Rapid Reaction: Raptors 96, Knicks 79

WHAT IT MEANS: There was no game-winning 3-pointer from Jeremy Lin tonight, like there was last time in Toronto on Feb. 14, which sparked Linsanity around the world.

That's because the game wasn't even close. The Knicks' suffocating defense, which led to their five-game winning streak, let up in the first quarter, as they went down 25-16. While they had a brief 8-0 run in the second period, things got progressively worse as the night went on, offensively and defensively.

The Knicks lost their first game under Mike Woodson, 96-79 to the Raptors, dropping them to 23-25 on the season, but at least not out of the eighth seed in the East playoff hunt.

TURNING POINT: The second half. After being down only three points at halftime, 39-36, the Knicks completely collapsed in the second half. Sloppy passing, especially, led to their demise. They had 22 turnovers in the game.

THE GOOD: 1. Standing tall and talented. Amare Stoudemire lived up to his nickname, once again, for the third straight game. He scored with explosiveness on the block and finished on the break, finishing with 17 points. And he did it on defense with his two blocks. He's bringing that emotional energy consistently like he had last season when he was an MVP candidate.

2. Carmelo Anthony's strong inside game. After struggling from the outside in the first quarter, he took his frustration out around the basket. He made up for his first-quarter bricks with paint points in the second period, especially when the Knicks pushed the ball in transition. Melo finished the half with a team-high 10 points.

3. Steve Novak's second-half threes. The Knicks had too many droughts in the second half, but Novak filled a few wells with his five long balls.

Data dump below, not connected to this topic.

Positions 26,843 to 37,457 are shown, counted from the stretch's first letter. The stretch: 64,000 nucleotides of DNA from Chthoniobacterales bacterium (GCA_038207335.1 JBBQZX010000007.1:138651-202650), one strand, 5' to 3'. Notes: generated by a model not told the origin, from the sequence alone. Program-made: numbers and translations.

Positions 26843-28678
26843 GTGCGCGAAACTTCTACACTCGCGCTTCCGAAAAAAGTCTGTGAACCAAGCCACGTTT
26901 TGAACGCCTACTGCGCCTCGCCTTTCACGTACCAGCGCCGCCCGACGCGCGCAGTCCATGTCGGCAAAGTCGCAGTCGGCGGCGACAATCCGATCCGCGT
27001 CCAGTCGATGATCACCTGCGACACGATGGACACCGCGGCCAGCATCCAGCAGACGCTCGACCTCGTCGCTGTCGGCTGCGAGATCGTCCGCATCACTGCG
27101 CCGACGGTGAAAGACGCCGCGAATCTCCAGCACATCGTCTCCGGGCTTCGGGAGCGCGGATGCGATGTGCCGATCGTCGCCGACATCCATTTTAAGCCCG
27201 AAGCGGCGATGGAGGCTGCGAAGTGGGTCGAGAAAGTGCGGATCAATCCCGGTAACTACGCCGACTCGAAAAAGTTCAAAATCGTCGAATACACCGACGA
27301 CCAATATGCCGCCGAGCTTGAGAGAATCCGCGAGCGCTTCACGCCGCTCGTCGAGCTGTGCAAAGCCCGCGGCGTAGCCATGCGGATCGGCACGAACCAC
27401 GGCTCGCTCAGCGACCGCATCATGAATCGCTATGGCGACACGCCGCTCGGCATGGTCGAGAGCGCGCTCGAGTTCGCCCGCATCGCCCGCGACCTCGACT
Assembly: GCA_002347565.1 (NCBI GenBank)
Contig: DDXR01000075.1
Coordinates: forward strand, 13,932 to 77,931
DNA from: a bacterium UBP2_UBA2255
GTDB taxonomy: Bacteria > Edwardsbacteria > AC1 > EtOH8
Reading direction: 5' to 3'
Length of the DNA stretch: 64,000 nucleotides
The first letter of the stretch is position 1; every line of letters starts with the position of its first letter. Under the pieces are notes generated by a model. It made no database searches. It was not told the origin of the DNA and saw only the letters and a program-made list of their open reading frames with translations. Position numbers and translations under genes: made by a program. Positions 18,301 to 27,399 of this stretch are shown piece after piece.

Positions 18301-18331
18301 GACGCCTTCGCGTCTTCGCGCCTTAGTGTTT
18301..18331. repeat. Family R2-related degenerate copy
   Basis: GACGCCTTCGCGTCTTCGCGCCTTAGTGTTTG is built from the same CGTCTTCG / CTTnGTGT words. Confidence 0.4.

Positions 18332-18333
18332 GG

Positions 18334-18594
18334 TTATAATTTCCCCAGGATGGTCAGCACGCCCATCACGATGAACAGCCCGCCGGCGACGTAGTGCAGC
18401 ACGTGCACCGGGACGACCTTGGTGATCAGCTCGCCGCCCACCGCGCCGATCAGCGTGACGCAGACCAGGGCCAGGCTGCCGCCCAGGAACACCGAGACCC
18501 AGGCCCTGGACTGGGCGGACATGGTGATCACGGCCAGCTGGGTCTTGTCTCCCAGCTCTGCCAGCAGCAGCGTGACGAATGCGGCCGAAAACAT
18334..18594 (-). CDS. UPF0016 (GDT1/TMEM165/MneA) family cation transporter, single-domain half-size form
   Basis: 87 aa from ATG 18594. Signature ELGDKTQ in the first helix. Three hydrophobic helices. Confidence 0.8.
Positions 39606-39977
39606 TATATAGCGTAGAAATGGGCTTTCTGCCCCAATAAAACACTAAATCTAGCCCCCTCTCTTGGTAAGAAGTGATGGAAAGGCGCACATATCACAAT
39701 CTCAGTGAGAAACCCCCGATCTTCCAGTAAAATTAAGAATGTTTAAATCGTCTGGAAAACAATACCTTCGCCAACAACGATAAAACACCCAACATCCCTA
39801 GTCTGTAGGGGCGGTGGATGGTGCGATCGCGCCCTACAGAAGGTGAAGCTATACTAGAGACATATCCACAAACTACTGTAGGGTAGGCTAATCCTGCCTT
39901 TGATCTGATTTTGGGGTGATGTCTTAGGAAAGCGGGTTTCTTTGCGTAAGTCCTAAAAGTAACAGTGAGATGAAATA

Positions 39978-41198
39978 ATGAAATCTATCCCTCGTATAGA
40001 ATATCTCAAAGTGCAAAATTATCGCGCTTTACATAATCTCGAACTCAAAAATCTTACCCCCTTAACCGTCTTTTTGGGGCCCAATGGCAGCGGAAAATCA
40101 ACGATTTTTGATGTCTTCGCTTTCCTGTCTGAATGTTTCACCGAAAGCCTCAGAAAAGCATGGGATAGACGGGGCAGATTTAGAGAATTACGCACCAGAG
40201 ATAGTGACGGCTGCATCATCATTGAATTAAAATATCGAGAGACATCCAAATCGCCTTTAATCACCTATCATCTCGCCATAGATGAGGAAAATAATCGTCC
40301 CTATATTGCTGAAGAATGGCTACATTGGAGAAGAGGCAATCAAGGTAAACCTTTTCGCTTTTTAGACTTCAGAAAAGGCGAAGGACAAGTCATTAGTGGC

THE BAD: 1. The third-quarter collapse returns. During the Knicks' final stretch under Mike D'Antoni, in which they went 2-8, one of the biggest issues that plagued them was their poor play in the third quarter. During the Knicks' five-game winning streak, they didn't have any disappearing acts in the period, displaying more consistent offense and defense throughout the game. But tonight, the plague returned, as the Knicks got outscored, 31-17. Jared Jeffries' absence (sore right knee) was felt for sure.

2. Shooting 5-for-28 from 3-point territory. It's been an area of concern for the Knicks all season. Entering Friday, they were shooting 32 percent from downtown -- fourth-worst in the NBA. Tonight, Lin's lack of penetration (only six points and four assists) and too much early passing to the wing players didn't allow them to create enough spacing to heat up Novak and J.R. Smith. It also didn't allow Tyson Chandler to get going. He only finished with two points.

3. Melo's misses from outside. Entering Friday, Anthony was coming off back-to-back 5-for-15 performances, and in the first quarter he shot 2-for-7 from the field, mostly on jumpers. What hurt Melo is that he played too rushed and his footwork was off. That caused him to commit two turnovers in the first quarter and not get into a fluid shooting motion, which was the case for most of the game.

BOLD PLAY OF THE GAME: With 6:35 remaining in the second quarter, Stoudemire stepped out on Calderon and blocked his 18-foot jump shot. At least STAT came to play tonight. The pep in his step is definitely returning.

WHAT'S NEXT: The lowly Pistons (16-30) who have lost three in a row. But the Knicks have to watch out for New York product Ben Gordon, who's from Mount Vernon. He's coming off a season-high 45 points (9-for-9 from 3) in a 116-115 loss to the Nuggets on Wednesday night. It will be a sentimental game for Mike Woodson, who was an assistant coach for the Pistons during the 2003-04 season, when they went on to upset the Lakers in the Finals. Perhaps Woody will use that experience as motivation for the Knicks during his pregame speech Saturday night at the Garden.

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